Tuesday, June 01, 2010

Ethics and Justice. Part 3: What is Evil?

The trial of the century happened in the late 1960’s. It started with a daring kidnapping when Israeli agents went to South America and caught the most notorious Nazi not yet convicted of war crimes – Adolph Eichmann. Eichmann was the architect of the Holocaust – he came up with the idea of gassing Jews because even if one bullet could kill three people, that was still too expensive! They took him to Jerusalem for trial. David Ben-Gurion wanted this to be a show trial – to put all the horrors of Nazism on display for the entire world to see. Watching that trial was an Israeli journalist – Hannah Arendt – who then wrote a book called: Eichmann in Jerusalem. But the subtitle of the book is what caught everyone’s attention: A Report on the Banality of Evil. Arendt says that the trial would have been easy had Eichmann been a monster. But he’s not. He’s just a petty bureaucrat. He’s not very smart. He’s ambitious in the way small men are. He doesn’t have much of a philosophy of life. He’s only anti-Semitic out of convenience. He’s petty. But that’s more troubling – that small, petty, insignificant, ordinary people can do such atrocious evil! But that’s Eichmann. That’s not us. We would never do that. We know better.

Also in the 1960’s, psychologist, Stanley Milgram, came up with a fascinating psychological experiment. Milgram told his subjects that he was studying the effects of negative reinforcement on learning – does punishment make us learn better? So he had two people – a teacher and a learner – and the teacher sat at a control panel where a button produced electric shocks. The learner was sitting behind a glass partition, and every time they got an answer wrong, the teacher had to press the button, and give them a shock – and with every subsequent shock, the voltage was increased. But here’s what you need to know – the real test subject was the teacher – the learner only acted like he was being shocked. There was no electricity connection. Milgram was wondering if the teacher would keep giving the learner electric shocks just because someone in a lab coat told them to. Finally, the learner started yelling in pain. They would say, “Stop. I have heart trouble.” Finally the learner would quit making sounds altogether – which meant they were passed out or dead! How far would ordinary people go? 60 percent of people never stopped hitting that button! They did outrageous, immoral, murderous things because someone with authority in a lab coat told them to! Milgram labeled his results the “Nazi guard syndrome.”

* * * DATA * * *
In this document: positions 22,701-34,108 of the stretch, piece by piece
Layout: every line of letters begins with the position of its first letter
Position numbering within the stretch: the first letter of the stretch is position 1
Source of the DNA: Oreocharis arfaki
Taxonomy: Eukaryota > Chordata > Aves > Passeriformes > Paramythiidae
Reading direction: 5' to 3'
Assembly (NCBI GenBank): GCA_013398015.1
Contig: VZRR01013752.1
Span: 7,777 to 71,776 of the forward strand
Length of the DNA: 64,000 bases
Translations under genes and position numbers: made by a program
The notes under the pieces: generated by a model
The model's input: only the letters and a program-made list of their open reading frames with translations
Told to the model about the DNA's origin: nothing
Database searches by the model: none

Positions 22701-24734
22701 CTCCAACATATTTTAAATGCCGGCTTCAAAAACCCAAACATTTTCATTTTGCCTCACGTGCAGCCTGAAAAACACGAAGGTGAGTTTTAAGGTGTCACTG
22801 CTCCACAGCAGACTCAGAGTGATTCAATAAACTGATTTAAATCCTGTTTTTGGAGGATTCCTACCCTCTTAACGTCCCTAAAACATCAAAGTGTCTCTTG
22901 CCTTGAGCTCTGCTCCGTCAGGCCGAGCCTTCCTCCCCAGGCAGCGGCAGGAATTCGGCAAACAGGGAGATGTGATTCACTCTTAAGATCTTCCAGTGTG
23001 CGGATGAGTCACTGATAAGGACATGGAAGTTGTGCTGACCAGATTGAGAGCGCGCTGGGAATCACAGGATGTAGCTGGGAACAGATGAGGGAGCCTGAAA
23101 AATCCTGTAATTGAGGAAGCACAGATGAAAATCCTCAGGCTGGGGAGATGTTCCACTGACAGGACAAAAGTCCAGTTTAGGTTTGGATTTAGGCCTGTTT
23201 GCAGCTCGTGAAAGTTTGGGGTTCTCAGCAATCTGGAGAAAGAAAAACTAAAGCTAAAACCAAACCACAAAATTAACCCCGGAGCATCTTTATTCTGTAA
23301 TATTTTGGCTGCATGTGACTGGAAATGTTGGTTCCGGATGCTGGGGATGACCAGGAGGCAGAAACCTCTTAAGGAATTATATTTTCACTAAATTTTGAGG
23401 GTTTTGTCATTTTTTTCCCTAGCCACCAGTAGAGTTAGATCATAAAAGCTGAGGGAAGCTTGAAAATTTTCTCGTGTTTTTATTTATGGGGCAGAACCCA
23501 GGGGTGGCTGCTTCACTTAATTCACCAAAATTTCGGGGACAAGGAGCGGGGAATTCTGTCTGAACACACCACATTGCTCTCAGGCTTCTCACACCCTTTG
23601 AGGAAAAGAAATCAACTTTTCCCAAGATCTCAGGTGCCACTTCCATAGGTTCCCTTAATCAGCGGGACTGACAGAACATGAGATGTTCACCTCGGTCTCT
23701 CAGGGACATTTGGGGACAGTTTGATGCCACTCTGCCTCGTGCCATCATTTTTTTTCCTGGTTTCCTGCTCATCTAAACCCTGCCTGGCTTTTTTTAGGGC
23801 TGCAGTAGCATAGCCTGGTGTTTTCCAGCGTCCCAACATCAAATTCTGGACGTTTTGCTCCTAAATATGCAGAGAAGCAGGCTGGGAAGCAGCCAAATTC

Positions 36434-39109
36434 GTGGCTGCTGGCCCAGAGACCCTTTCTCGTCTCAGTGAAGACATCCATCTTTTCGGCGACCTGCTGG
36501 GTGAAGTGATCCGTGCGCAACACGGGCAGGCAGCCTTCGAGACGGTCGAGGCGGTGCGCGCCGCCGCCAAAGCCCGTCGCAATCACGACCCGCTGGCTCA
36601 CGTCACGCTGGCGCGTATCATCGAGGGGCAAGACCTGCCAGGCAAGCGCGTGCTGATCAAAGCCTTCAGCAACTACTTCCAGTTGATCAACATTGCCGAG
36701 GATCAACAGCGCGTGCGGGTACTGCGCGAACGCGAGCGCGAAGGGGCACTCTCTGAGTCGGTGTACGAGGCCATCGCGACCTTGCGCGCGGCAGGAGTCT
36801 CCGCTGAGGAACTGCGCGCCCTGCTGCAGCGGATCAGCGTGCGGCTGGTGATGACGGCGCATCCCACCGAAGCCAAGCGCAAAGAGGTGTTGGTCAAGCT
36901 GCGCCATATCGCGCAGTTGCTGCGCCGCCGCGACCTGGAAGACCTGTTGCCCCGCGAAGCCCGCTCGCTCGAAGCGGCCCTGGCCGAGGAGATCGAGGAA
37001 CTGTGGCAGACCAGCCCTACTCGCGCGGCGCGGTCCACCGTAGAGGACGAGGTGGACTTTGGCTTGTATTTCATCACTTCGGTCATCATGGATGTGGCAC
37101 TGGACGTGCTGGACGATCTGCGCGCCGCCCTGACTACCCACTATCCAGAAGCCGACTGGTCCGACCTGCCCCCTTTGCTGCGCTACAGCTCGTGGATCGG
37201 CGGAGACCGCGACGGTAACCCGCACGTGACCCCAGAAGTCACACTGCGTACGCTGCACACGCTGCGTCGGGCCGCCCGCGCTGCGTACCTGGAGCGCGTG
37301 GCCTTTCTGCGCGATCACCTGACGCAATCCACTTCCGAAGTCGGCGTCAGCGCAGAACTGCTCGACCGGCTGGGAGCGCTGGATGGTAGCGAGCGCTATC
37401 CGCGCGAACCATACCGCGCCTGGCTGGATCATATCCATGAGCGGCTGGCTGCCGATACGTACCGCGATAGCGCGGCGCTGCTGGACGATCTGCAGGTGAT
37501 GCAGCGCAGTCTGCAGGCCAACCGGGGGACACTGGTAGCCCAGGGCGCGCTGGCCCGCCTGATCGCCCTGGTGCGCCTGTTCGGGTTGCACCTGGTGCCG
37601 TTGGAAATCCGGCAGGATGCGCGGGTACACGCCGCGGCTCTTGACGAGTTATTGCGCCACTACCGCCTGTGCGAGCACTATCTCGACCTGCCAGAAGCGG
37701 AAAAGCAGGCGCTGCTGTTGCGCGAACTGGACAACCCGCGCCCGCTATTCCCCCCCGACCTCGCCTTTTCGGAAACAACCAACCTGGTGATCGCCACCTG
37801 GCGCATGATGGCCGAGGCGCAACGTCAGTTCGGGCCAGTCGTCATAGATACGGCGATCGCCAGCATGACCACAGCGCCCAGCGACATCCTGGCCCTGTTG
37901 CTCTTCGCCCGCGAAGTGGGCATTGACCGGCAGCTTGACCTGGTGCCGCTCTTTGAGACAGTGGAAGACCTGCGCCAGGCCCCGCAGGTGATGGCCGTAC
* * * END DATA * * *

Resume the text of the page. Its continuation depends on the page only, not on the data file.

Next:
Here’s the point. Evil is not deep. It’s shallow. It’s superficial. Evil is the failure to see clearly. The shallowness of evil is the inability to see below the skin. It is to see the world in terms of “us vs. them.” How is it that Eichmann, who had Jewish friends, could be the architect of the Holocaust, and ship off millions of Jews to be killed? Because they didn’t have a name! They were a problem to be solved! If we can boil life down to “us vs. them” we can demonize anybody. It’s easy to hate people if all they are is “The Russians” or The Chinese” or The French” or “Terrorists” or “Catholics” or “Baptists” or “New Yorkers” or “Republicans” or “Democrats.” You can hate anybody who has no face and no name. Evil is the failure to see that all people were created in the Image of God, and that God created them all for Himself, and He will not be satisfied until all people and all things are redeemed for Him! Evil does not recognize human connectedness.

I try to be optimistic and positive, but evil is winning. We have allowed ourselves to be broken up a thousand different ways into a thousand different groups – and Christians are not helping – because we are real good at seeing the world as “us vs. them.” God’s desire is that walls get torn down, and in a world of shallow tribalism, that is a powerful message!

1 comment:

Charles North said...

One more note to add. I believe that the worst kind of evil one can do is to inflict hurt on another human being in the name of God.